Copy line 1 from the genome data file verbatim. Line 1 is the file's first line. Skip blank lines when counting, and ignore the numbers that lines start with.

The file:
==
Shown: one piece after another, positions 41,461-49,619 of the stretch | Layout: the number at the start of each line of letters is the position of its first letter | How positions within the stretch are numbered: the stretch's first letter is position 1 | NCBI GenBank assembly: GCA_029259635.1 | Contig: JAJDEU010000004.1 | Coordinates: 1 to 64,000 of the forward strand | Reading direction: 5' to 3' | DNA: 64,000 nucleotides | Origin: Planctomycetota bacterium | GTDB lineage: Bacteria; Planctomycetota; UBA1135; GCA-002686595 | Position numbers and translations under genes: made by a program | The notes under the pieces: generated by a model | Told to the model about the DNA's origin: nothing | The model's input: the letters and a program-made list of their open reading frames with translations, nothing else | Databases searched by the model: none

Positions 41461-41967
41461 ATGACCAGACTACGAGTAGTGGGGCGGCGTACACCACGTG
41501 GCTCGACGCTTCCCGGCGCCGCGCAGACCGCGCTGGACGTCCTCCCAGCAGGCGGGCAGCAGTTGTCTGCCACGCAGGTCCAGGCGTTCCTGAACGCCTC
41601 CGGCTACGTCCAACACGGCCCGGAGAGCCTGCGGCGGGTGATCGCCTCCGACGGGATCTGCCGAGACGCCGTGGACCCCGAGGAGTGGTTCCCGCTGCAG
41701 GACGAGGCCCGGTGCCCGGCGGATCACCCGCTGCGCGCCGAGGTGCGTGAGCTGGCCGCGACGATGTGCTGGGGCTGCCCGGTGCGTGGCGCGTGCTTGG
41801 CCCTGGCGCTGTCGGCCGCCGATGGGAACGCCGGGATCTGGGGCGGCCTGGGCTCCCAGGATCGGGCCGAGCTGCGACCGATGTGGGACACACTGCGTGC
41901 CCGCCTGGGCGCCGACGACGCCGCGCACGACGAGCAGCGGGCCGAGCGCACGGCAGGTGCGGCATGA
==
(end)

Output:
Shown: one piece after another, positions 41,461-49,619 of the stretch | Layout: the number at the start of each line of letters is the position of its first letter | How positions within the stretch are numbered: the stretch's first letter is position 1 | NCBI GenBank assembly: GCA_029259635.1 | Contig: JAJDEU010000004.1 | Coordinates: 1 to 64,000 of the forward strand | Reading direction: 5' to 3' | DNA: 64,000 nucleotides | Origin: Planctomycetota bacterium | GTDB lineage: Bacteria; Planctomycetota; UBA1135; GCA-002686595 | Position numbers and translations under genes: made by a program | The notes under the pieces: generated by a model | Told to the model about the DNA's origin: nothing | The model's input: the letters and a program-made list of their open reading frames with translations, nothing else | Databases searched by the model: none